LG Display will demonstrate novel uses for its transparent OLED screens at CES 2021 with applications for food service, transportation, and smart home.
A retractable, transparent TV that sits at the foot of your bed is just one of the ways LG Display will demonstrate its OLED technology during CES 2021. Ahead of the annual electronics show, which will be all-digital this year due to the COVID-19 pandemic, LG Display announced it would demonstrate novel uses for its transparent OLED displays in the smart home, food service and transportation markets. During the show, which runs January 11-14, the company will host an “online showroom” comprised of multiple “zones” that illustrate how the company’s displays can be applied to “objects and situations that people encounter on a daily basis.”
“Transparent OLED is a technology that maximizes the advantages of OLED and can be used in various places in our daily lives, from stores, shopping malls, and architectural interiors to autonomous vehicles, subway trains, and aircraft,” said Jong-sun Park, Senior Vice President & Head of the Commercial Business Unit at LG Display in a press release.
LG Display’s transparent OLED screens have 40% transparency. According to the company, it is seeing growing demand for its transparent OLED technology in industries such as smart home, smart building, and transportation (including autonomous vehicles, aircraft and subways).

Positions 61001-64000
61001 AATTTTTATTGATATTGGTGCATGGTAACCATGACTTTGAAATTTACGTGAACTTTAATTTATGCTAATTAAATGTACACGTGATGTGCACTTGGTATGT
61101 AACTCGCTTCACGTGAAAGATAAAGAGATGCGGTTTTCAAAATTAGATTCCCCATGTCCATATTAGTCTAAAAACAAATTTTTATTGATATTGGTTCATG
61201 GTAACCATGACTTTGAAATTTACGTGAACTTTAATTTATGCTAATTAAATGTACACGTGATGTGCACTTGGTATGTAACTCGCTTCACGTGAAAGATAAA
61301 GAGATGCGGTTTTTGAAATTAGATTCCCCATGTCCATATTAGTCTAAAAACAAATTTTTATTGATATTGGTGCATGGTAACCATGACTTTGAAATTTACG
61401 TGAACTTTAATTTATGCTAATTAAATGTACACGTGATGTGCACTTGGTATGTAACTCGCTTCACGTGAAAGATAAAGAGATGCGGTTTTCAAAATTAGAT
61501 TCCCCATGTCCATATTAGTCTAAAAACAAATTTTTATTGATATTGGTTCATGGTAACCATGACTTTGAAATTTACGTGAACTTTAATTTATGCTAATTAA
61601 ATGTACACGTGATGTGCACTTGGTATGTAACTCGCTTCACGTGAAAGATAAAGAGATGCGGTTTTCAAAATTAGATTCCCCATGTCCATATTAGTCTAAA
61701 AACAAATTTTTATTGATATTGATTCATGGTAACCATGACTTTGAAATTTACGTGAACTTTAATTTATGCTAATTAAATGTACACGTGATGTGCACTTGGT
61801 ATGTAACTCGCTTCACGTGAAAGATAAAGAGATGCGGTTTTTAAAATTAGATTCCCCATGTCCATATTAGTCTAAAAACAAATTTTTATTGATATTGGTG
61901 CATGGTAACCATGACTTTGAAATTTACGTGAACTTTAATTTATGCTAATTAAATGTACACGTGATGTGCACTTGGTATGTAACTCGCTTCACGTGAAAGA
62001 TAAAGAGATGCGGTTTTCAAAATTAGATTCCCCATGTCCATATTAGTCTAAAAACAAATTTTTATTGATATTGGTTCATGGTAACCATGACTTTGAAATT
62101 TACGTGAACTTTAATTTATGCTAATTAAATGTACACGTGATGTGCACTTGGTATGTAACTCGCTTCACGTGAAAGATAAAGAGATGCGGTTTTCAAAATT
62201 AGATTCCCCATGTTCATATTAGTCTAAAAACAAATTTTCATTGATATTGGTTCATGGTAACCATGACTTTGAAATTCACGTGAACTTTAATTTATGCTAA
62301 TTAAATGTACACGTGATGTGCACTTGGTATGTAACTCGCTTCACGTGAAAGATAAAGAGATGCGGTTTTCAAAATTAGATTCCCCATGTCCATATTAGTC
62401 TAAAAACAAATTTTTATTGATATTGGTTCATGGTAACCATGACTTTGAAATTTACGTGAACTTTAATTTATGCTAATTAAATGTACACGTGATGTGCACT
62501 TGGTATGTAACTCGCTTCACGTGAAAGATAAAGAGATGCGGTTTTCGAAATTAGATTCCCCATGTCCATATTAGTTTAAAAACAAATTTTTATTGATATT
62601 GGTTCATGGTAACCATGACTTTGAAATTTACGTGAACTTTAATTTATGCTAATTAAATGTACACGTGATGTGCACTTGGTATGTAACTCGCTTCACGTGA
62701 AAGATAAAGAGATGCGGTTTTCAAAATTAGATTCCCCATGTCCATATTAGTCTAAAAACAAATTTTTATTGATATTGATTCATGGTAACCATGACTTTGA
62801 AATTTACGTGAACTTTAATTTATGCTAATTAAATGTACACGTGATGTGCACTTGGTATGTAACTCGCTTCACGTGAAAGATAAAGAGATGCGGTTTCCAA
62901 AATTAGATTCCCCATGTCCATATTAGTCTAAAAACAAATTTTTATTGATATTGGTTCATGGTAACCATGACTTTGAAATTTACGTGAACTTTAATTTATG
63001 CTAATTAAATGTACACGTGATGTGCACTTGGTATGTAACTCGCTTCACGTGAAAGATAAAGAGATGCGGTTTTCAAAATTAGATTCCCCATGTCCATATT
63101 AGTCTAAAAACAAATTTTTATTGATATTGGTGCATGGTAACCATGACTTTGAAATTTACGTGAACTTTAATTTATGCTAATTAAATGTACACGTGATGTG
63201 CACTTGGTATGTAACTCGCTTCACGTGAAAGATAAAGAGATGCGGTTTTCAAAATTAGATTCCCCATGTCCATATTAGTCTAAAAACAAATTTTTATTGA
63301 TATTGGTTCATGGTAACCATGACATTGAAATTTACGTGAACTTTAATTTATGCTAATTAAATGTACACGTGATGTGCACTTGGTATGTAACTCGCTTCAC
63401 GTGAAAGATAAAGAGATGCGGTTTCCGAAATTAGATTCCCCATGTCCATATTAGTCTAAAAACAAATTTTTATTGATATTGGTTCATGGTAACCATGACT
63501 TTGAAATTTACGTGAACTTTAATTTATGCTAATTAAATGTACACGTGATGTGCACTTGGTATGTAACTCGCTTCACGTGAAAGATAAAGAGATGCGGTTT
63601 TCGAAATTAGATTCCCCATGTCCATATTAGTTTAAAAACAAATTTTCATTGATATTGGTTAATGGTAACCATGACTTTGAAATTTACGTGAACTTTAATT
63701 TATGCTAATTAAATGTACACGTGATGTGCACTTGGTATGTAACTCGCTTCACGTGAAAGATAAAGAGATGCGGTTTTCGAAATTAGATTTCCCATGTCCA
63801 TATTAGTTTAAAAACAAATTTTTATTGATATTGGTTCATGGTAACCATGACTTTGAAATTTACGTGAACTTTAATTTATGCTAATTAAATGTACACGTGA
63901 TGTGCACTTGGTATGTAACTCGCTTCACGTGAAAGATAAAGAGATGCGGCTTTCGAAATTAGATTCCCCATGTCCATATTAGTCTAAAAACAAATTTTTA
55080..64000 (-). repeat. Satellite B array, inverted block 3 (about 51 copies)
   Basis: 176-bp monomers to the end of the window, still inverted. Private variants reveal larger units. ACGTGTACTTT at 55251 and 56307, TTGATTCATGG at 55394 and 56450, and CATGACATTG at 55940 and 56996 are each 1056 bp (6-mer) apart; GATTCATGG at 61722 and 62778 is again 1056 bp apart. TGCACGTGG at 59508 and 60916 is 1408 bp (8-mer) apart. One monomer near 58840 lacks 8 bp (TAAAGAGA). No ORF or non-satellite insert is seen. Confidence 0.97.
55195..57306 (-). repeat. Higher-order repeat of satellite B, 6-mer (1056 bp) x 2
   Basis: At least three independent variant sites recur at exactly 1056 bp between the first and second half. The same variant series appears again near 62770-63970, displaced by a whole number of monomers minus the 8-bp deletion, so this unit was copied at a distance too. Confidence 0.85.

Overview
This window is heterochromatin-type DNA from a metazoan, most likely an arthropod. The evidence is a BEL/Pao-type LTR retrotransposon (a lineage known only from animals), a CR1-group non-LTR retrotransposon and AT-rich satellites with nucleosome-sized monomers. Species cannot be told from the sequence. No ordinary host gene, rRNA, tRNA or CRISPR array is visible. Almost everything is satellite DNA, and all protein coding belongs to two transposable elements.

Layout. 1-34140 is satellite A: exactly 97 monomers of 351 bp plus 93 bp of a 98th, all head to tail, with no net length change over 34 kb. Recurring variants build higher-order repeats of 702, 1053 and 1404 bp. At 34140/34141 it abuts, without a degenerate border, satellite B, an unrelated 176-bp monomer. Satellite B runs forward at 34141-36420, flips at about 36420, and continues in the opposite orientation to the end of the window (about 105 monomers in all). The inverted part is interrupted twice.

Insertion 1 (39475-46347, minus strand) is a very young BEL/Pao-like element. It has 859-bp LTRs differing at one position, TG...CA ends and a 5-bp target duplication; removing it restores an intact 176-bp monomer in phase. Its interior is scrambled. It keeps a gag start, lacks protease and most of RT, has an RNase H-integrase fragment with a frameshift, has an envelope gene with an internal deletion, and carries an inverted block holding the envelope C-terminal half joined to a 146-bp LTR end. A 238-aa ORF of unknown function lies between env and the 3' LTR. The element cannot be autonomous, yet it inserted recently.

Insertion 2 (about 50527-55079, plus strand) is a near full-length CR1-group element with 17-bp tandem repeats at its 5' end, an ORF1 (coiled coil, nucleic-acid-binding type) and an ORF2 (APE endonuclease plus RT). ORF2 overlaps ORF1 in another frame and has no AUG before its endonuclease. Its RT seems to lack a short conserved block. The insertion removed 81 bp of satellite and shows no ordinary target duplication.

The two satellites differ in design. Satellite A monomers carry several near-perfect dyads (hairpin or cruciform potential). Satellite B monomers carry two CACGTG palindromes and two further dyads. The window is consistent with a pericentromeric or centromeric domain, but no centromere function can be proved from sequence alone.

Smart bed with 55-inch retractable, transparent TV
LG Display’s “Smart Bed” concept is part the their Smart Home Zone and features a “frame” that hides a retractable 55-inch, transparent OLED display. The mobile frame can be moved from room to room depending on the needs of the owner, but it is primarily designed to placed at the foot of a bed. When the TV is in use, the display rises up from inside the frame, and the screen can be extended to various heights depending on the best screen ratio for the information being displayed. The frame also uses LG Display’s Cinematic Sound OLED (CSO) technology to generate an audio signal by vibrating the screen instead of using traditional speakers.
Ordering sushi on a see-thru OLED display